Back in April of this year, I put up a post with a simple question: Why Doesn’t Facebook Look Like This? The post contained screenshots of a Facebook redesign that Japanese design firm iA had done for the company back in late 2006/early 2007. Facebook didn’t end up using the ideas, but there’s no denying that they looked great. In fact, looking over them again, they now look familiar. They look like New Twitter!
Well, technically, the overall concept is a bit more like Twitter for iPad (with the three-pane view). But that shares many of the same design concepts as New Twitter, so they all sort of look alike. And if you remove the first pane on the Facebook concept, you essentially have New Twitter: a two-pane experience in which the update stream folds out into the conversation stream. It’s uncanny.
Now, I’m not suggesting that Twitter borrowed anything improperly here — I’m sure this pane design concept is quite old — but it’s interesting that Twitter, a Facebook rival, now looks like this popular Facebook redesign concept that was seen the web over. Perhaps that’s why I liked both Twitter for iPad and New Twitter immediately when I saw them — as I wrote back in April, I loved this pane design concept, and wish Facebook would have gone in that direction.
Instead, Twitter did.
Created in 2006, Twitter is a global real-time communications platform with 400 million monthly visitors to twitter.com, more than 200 million monthly active users around the world. We see a billion tweets every 2.5 days on every conceivable topic. World leaders, major athletes, star performers, news organizations and entertainment outlets are among the millions of active Twitter accounts through which users can truly get the pulse of the planet.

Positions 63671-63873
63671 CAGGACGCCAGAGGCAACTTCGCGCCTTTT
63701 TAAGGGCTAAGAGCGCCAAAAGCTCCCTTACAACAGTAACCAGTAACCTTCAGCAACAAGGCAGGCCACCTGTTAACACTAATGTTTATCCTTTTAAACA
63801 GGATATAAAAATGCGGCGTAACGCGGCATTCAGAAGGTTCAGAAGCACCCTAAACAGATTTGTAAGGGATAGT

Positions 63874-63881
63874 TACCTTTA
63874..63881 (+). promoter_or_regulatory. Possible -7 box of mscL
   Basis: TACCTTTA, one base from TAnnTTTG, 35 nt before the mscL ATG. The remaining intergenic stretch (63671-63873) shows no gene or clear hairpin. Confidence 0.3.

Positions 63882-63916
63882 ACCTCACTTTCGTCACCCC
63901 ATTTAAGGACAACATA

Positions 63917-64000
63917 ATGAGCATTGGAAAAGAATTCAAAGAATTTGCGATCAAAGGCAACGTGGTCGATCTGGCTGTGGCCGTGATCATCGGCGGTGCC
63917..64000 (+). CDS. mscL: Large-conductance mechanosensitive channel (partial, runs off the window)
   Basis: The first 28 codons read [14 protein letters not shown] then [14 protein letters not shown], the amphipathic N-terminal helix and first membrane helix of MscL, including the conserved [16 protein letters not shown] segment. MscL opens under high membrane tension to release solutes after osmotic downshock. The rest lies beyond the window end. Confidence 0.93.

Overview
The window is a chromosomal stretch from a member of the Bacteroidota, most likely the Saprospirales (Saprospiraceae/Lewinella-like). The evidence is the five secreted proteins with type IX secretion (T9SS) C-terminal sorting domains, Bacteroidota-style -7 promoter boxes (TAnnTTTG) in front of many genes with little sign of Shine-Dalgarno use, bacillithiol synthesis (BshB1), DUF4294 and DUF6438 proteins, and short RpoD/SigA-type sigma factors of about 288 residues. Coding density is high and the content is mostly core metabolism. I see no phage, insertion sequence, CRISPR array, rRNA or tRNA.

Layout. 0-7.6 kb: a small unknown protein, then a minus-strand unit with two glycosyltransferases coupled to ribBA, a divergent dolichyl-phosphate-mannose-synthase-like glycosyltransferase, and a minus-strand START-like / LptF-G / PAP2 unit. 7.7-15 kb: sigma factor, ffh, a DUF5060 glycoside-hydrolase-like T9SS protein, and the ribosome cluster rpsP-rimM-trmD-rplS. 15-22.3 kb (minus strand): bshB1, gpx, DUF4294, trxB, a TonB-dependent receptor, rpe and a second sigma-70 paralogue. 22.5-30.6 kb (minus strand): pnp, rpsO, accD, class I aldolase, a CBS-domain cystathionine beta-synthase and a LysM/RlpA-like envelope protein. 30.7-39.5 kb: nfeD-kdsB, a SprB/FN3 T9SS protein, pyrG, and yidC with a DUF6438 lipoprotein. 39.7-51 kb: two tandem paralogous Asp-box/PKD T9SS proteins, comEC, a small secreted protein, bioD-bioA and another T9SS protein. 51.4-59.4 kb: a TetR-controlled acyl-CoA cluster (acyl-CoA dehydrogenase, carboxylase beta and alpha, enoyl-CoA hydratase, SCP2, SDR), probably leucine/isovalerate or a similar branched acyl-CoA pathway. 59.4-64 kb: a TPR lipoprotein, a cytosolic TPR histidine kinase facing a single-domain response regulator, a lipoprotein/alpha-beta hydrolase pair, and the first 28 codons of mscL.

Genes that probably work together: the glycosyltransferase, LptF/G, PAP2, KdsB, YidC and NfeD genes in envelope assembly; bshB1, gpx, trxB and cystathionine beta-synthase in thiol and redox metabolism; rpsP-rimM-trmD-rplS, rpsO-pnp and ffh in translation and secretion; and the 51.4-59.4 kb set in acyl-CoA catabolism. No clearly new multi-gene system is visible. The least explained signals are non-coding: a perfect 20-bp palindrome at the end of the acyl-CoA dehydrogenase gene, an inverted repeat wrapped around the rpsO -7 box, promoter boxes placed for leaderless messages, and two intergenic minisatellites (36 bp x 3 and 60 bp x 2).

Facebook is the world’s largest social network, with over 1 billion monthly active users. Facebook was founded by Mark Zuckerberg in February 2004, initially as an exclusive network for Harvard students. It was a huge hit: in 2 weeks, half of the schools in the Boston area began demanding a Facebook network. Zuckerberg immediately recruited his friends Dustin Moskovitz, Chris Hughes, and Eduardo Saverin to help build Facebook, and within four months, Facebook added 30 more college networks. The original...